“Cantonizing” the Violin, Hawaiian Slide Guitar, and Banjo: The Adaptation of Western Instruments in the Cantonese Opera Ensemble

Project: Research

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This project examines how Western instruments are introduced and adapted in Cantonese operatic music in the twentieth century. It is well known among professional Cantonese operatic musicians and researchers that from the 1920s on, a number of western instruments, namely, violin, xylophone, mandolin, saxophone, banjo, Hawaiian slide guitar, and cello, have been used side by side with their Chinese counterparts in the instrumental ensemble accompanying Cantonese opera troupes. Among these western instruments, violin is the most noteworthy as it plays the lead melody in Cantonese opera ensembles similar to the high-pitched gaohu. By contrast, both Hawaiian slide guitars and banjos play merely a supportive role rhythmically and harmonically. But both are favourites among Cantonese string musicians as the former produce a sonic effect which local players cherish, most likely due to its ability to bend pitches and produce tonal glides which imitate the linguistic intonation of the Cantonese language while the latter are a favorite among blind singers and expand the range and timbral capabilities of the qinqin, its Chinese counterpart among the traditional Cantonese musical instruments. Both historical and ethnomusicological approaches will be adopted in this research. Preliminary studies show that these instruments were introduced to such port-cities as Shanghai, Canton (Guangzhou), Hong Kong, and Macau in the early twentieth century, presumably from the US West Coast via the Pacific. This coincided with the large scale movement of labourers and traders from south China to Hawaii and California between the mid-nineteenth and the mid-twentieth century. It was the time when banjos and Hawaiian slide guitars were fashioned in the United States and shaped the folk and country music there. It was also the time when Cantonese opera troupes thrived in North America. To establish evidential relationships between various movements and trends, a systematic documentation of primary source materials is needed. Alongside documentation, an ethnomusicological approach will be applied in order to determine how these instruments had been adapted and are used by practitioners. Through the collection of oral histories, ethnographic interviews and first-hand observation of actual contexts in which Cantonese opera music is often performed as well as planned music performance workshops, this project will not only record the personal experiences and the instrumental music practices of current practitioners, but will also collect their opinions regarding why they think “Western” instruments are able to express “Chinese” regional character.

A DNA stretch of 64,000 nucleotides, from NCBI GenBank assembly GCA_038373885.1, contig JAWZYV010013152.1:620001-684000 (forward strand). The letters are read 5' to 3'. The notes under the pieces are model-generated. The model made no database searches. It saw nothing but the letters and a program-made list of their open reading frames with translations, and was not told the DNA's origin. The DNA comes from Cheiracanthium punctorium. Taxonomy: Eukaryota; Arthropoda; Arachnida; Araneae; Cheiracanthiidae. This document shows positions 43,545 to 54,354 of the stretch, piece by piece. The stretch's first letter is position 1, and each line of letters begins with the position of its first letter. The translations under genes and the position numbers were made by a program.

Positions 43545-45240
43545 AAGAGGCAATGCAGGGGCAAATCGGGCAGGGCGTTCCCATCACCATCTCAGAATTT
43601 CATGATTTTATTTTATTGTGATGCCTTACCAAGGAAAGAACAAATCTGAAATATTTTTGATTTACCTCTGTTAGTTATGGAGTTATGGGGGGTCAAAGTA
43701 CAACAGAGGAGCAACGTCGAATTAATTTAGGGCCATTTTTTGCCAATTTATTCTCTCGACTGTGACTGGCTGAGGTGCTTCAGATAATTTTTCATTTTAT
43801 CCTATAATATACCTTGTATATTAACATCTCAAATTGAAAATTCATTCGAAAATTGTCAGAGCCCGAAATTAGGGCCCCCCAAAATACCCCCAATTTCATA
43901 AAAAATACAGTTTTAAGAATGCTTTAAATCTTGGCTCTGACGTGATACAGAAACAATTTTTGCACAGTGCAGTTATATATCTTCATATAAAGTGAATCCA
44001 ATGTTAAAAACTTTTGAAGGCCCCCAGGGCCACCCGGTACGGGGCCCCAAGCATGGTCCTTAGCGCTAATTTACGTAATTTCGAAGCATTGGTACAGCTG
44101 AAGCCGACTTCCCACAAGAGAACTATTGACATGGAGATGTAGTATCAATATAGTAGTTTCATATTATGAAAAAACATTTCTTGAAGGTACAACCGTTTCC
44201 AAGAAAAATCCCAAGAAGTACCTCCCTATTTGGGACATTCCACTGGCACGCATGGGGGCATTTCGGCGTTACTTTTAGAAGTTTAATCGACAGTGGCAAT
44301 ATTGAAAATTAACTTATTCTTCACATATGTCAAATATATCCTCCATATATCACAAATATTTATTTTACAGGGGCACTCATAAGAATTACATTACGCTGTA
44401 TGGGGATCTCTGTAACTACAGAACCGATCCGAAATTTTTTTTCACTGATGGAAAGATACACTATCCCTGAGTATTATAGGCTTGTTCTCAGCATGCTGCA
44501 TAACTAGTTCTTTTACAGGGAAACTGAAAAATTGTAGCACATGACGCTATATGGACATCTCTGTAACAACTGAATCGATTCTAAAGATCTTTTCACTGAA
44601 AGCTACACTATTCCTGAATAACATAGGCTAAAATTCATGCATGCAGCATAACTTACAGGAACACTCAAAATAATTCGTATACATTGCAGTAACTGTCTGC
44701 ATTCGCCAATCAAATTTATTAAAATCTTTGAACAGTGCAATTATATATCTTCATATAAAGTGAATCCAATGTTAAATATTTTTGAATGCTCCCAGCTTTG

Project number9043080
Grant typeGRF
Effective start/end date1/01/21 → …